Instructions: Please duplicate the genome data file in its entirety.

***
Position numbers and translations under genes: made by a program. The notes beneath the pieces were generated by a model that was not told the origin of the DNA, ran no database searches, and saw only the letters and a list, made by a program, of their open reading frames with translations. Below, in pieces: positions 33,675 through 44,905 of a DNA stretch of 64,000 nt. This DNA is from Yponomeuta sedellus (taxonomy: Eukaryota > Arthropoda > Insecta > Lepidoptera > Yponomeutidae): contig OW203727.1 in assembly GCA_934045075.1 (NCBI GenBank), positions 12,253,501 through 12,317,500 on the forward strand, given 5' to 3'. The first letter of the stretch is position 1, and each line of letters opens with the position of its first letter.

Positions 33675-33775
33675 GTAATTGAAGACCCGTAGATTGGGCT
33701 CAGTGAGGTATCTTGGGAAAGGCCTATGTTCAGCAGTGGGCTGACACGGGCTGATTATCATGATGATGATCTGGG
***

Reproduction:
Position numbers and translations under genes: made by a program. The notes beneath the pieces were generated by a model that was not told the origin of the DNA, ran no database searches, and saw only the letters and a list, made by a program, of their open reading frames with translations. Below, in pieces: positions 33,675 through 44,905 of a DNA stretch of 64,000 nt. This DNA is from Yponomeuta sedellus (taxonomy: Eukaryota > Arthropoda > Insecta > Lepidoptera > Yponomeutidae): contig OW203727.1 in assembly GCA_934045075.1 (NCBI GenBank), positions 12,253,501 through 12,317,500 on the forward strand, given 5' to 3'. The first letter of the stretch is position 1, and each line of letters opens with the position of its first letter.

Positions 33675-33775
33675 GTAATTGAAGACCCGTAGATTGGGCT
33701 CAGTGAGGTATCTTGGGAAAGGCCTATGTTCAGCAGTGGGCTGACACGGGCTGATTATCATGATGATGATCTGGG